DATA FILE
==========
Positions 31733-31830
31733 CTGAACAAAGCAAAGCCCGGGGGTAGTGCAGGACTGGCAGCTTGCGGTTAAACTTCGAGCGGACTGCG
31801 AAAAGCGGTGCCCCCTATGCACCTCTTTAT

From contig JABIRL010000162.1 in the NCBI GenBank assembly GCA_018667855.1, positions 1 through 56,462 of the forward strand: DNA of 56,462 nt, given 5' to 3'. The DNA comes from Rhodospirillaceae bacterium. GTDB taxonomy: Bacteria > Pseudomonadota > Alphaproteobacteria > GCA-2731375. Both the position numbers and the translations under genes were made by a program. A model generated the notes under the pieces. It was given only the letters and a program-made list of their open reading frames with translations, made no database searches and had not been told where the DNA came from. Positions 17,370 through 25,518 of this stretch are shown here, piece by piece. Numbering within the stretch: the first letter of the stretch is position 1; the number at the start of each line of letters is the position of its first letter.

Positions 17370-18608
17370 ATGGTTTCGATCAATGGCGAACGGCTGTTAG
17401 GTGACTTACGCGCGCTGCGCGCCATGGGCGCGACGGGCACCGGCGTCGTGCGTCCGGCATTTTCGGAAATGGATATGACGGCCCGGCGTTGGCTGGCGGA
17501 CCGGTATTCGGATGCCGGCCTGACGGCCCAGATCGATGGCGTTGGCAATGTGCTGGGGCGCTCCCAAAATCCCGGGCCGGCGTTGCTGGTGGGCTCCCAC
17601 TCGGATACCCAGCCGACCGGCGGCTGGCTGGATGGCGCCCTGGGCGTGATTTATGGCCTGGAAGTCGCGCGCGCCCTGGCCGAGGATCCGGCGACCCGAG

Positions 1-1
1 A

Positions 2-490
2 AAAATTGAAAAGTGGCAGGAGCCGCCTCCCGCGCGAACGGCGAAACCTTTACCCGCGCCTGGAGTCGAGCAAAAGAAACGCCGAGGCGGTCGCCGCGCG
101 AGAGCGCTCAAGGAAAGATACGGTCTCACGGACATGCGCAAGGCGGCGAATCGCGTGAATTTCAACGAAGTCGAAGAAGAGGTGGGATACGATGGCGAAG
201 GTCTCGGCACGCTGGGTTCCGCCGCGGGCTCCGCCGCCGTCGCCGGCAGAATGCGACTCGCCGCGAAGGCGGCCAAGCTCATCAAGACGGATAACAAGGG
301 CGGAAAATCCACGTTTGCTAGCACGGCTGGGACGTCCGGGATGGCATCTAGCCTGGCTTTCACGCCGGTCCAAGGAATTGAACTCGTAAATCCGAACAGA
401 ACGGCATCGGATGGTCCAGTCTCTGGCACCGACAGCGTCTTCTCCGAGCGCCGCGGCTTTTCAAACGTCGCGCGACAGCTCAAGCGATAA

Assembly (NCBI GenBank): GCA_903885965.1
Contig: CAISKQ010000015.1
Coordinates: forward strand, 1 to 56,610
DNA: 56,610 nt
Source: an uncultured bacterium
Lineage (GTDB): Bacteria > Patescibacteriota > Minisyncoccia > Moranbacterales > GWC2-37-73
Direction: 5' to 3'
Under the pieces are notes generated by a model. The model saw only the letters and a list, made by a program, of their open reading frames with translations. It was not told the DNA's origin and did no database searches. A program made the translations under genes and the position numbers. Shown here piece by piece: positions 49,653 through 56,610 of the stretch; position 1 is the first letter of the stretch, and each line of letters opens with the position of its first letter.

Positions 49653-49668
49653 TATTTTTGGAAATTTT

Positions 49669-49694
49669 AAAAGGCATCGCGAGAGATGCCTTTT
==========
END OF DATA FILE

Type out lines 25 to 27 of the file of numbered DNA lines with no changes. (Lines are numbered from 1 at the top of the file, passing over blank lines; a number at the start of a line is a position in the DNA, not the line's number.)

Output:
Under the pieces are notes generated by a model. The model saw only the letters and a list, made by a program, of their open reading frames with translations. It was not told the DNA's origin and did no database searches. A program made the translations under genes and the position numbers. Shown here piece by piece: positions 49,653 through 56,610 of the stretch; position 1 is the first letter of the stretch, and each line of letters opens with the position of its first letter.

Positions 49653-49668
49653 TATTTTTGGAAATTTT